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This story ran in the May 10, 2017 Concord Monitor: Internet providers in New Hampshire would have to alert customers before selling information about their online practices under a proposal that seeks to replicate at the state level internet privacy regulations that were blocked by Congress last month.

The proposal – in the form of a “non-germane” amendment attached to a bill concerning leases – would require companies providing “broadband internet access service” to get customer permission before they “use, disclose, sell or permit access to customer personal information.”

The proposal received a mostly skeptical hearing Tuesday before the Senate Commerce Committee, which will vote later this month on whether to send it to the full Senate.

“Isn’t it better off to educate people about using the internet before we say that one entity can’t do this and another one can? … I want it to be private for everyone, not just one company but not another,” said Sen. Bette Lasky, D-Nashua.

Lasky was one of a several senators on the committee who asked whether it was fair to target ISPs such as Verizon, Comcast and local telephone companies, which have a presence in New Hampshire, but not web firms like Google and Facebook that have no New Hampshire presence but still collect and sell personal information about our internet habits.

Sen. Dan Feltes, D-Concord, a prime sponsor of the amendment, argued in his presentation that the question was a red herring put forward in part by ISPs, a number of which sent representatives to Tuesday’s hearing who testified against the amendment, because you can choose to avoid sites like Google but in most of New Hampshire have no choice about broadband internet providers.

“I would say (to ISPs), I guess you should have thought of that before you lobbied to get rid of federal rules,” Feltes commented.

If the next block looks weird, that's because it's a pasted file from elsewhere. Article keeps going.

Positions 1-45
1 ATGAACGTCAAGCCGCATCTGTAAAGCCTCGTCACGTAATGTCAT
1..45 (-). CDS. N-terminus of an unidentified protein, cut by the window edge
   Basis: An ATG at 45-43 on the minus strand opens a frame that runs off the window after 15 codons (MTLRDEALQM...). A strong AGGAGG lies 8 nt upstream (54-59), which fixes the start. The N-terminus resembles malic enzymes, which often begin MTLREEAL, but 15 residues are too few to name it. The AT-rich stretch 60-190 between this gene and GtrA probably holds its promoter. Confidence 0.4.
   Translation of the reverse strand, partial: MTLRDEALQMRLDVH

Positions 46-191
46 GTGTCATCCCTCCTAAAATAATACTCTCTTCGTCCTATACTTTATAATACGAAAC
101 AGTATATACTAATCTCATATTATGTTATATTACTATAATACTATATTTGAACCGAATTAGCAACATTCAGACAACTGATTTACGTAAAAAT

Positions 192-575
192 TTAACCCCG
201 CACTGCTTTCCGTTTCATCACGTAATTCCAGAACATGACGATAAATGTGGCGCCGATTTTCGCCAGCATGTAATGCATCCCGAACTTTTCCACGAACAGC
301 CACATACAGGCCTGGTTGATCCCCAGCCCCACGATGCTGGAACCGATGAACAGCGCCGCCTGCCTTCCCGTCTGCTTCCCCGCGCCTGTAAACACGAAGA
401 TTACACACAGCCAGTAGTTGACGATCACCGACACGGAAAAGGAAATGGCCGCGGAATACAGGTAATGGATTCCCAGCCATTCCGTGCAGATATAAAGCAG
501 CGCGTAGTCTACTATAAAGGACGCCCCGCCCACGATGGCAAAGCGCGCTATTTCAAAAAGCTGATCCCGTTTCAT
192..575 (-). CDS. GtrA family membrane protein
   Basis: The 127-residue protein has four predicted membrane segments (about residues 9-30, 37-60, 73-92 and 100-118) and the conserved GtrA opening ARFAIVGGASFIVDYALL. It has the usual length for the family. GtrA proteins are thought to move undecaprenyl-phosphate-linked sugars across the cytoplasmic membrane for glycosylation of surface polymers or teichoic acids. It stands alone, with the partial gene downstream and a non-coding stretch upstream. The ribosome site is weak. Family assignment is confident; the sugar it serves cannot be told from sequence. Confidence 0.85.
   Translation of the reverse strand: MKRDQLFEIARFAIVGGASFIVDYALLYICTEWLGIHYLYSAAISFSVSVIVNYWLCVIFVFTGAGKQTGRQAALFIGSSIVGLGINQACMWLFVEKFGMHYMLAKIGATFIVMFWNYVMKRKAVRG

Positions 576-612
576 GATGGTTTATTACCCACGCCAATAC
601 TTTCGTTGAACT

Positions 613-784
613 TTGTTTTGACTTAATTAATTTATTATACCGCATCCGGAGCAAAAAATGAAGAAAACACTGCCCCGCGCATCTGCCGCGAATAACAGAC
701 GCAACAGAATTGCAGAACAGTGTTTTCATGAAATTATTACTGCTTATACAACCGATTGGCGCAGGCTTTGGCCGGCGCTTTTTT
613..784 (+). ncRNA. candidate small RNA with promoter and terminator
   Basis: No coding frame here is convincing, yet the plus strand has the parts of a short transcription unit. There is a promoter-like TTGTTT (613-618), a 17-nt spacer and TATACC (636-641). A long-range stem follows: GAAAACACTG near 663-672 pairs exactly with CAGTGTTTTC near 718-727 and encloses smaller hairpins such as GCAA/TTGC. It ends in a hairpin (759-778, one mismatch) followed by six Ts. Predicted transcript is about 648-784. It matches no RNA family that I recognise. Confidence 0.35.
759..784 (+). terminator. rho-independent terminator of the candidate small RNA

The New Hampshire proposal was put forward in an amendment because it’s too late in the legislative session for a new bill to be filed.

It comes in response to the April decision by Congress, signed by President Trump, to revoke rules approved in 2015 that were set to go into effect this year. The rules would limit what broadband providers could do with customer information such as browsing habits, history of apps and location data.

Critics have decried this as giving ISPs license to sell customer data, but ISPs have said they don’t sell such information and that existing regulations under the Federal Trade Commission rules provide necessary protection.

Lobbyists for Verizon, Comcast, New Hampshire cable and cell phone firms, and a national group of communications and media companies called the State Privacy and Security Coalition argued against the amendment Tuesday.

Among their arguments is that creating new state-by-state regulations would be confusing to consumers and difficult for companies to implement – especially small ISPs like Dunbarton Telephone Co.

“Should they spend money deploying broadband or spend money trying to figure out how to comply with one law in New Hampshire and another law from the feds?” asked Terea Rosenberger, a lobbyist for the New Hampshire Telephone Association, which has Dunbarton Telephone among its members.

She and several others opponents argued that the matter is best left to the federal government, due to the national nature of internet service, and that ongoing discussions between the Federal Trade Commission and the Federal Communications Commission will clarify the matter.

“Are we being premature with the amendment?” asked Sen. Harold French, R-Franklin.

Feltes argued that the amendment fit into a New Hampshire tradition of protecting individual privacy rights even in the face of federal rules, an issue that came up in the long fight over whether the state would join the federal Real ID program for driver’s licenses.

“Is New Hampshire going to respond to the action of the federal government and stand up for our constituents’ privacy rights?” he said. “That’s the issue.”

Feltes was supported by Devon Chaffee, executive director of the New Hampshire chapter of the American Civil Liberties Union, who also argued that New Hampshire has a tradition of “taking action where our federal government has failed.”

Opponents of the privacy regulations say they are a reflection of a dispute between the Federal Communications Commission and the Federal Trade Commission over who gets to regulate internet services – a dispute that includes ongoing disagreement over “net neutrality” rules that would forbid internet carriers from giving preference to one service over another.

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